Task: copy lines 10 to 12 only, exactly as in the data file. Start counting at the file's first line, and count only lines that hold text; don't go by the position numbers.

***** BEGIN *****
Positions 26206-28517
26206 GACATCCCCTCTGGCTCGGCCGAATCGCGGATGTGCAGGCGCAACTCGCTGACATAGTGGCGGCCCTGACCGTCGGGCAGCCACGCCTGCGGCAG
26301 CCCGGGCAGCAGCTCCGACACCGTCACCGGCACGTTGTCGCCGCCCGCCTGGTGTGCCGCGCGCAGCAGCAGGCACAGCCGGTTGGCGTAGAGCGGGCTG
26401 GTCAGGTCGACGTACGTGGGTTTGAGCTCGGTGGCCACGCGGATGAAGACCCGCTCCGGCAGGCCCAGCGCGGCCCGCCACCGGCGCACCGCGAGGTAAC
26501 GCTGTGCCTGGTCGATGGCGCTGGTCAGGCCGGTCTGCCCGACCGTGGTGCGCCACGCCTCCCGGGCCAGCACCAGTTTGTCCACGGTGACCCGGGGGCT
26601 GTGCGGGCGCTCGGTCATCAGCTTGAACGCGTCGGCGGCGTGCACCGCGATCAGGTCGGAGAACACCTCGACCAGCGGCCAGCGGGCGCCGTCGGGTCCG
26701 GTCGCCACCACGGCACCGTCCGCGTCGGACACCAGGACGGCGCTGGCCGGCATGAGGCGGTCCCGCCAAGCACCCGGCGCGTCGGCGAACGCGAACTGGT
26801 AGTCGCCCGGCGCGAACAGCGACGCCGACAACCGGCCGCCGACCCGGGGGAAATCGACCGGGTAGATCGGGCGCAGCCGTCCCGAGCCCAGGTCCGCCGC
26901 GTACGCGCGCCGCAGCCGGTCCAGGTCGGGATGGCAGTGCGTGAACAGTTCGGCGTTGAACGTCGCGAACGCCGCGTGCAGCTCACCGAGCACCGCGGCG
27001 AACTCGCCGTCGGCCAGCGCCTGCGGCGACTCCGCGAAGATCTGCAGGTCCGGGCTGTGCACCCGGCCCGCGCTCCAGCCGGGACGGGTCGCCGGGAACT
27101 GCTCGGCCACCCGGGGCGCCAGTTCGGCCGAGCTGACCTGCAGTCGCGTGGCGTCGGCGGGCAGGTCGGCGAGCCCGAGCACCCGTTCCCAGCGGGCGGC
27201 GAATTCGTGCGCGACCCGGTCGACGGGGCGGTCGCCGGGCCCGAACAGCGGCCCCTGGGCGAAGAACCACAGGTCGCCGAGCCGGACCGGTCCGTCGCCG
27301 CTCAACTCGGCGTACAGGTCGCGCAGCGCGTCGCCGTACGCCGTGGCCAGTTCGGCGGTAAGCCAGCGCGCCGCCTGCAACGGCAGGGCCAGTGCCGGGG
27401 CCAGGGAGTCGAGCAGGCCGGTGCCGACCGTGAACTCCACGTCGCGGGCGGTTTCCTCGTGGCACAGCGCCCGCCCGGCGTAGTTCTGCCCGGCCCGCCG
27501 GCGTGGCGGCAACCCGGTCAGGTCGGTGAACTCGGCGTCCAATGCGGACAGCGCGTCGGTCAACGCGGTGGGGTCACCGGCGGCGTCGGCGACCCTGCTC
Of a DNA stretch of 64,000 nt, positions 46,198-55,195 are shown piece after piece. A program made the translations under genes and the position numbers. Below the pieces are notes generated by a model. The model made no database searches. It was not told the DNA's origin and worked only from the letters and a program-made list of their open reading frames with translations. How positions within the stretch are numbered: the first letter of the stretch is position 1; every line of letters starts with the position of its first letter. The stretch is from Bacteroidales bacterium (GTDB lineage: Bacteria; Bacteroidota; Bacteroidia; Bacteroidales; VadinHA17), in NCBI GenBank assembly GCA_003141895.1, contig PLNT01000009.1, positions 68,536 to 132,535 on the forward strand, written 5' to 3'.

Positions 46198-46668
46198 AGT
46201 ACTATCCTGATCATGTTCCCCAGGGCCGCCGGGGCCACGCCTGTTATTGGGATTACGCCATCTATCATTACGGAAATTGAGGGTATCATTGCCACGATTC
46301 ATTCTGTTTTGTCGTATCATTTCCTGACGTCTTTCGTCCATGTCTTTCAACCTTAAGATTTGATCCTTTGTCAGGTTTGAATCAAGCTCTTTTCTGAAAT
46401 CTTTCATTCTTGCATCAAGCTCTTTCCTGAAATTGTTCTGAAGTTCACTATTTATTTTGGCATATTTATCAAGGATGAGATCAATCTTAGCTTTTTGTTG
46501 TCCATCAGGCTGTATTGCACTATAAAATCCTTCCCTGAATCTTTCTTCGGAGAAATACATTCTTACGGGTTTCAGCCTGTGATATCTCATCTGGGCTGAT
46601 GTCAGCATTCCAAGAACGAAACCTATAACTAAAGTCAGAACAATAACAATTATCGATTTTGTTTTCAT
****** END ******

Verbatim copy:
27001 AACTCGCCGTCGGCCAGCGCCTGCGGCGACTCCGCGAAGATCTGCAGGTCCGGGCTGTGCACCCGGCCCGCGCTCCAGCCGGGACGGGTCGCCGGGAACT
27101 GCTCGGCCACCCGGGGCGCCAGTTCGGCCGAGCTGACCTGCAGTCGCGTGGCGTCGGCGGGCAGGTCGGCGAGCCCGAGCACCCGTTCCCAGCGGGCGGC
27201 GAATTCGTGCGCGACCCGGTCGACGGGGCGGTCGCCGGGCCCGAACAGCGGCCCCTGGGCGAAGAACCACAGGTCGCCGAGCCGGACCGGTCCGTCGCCG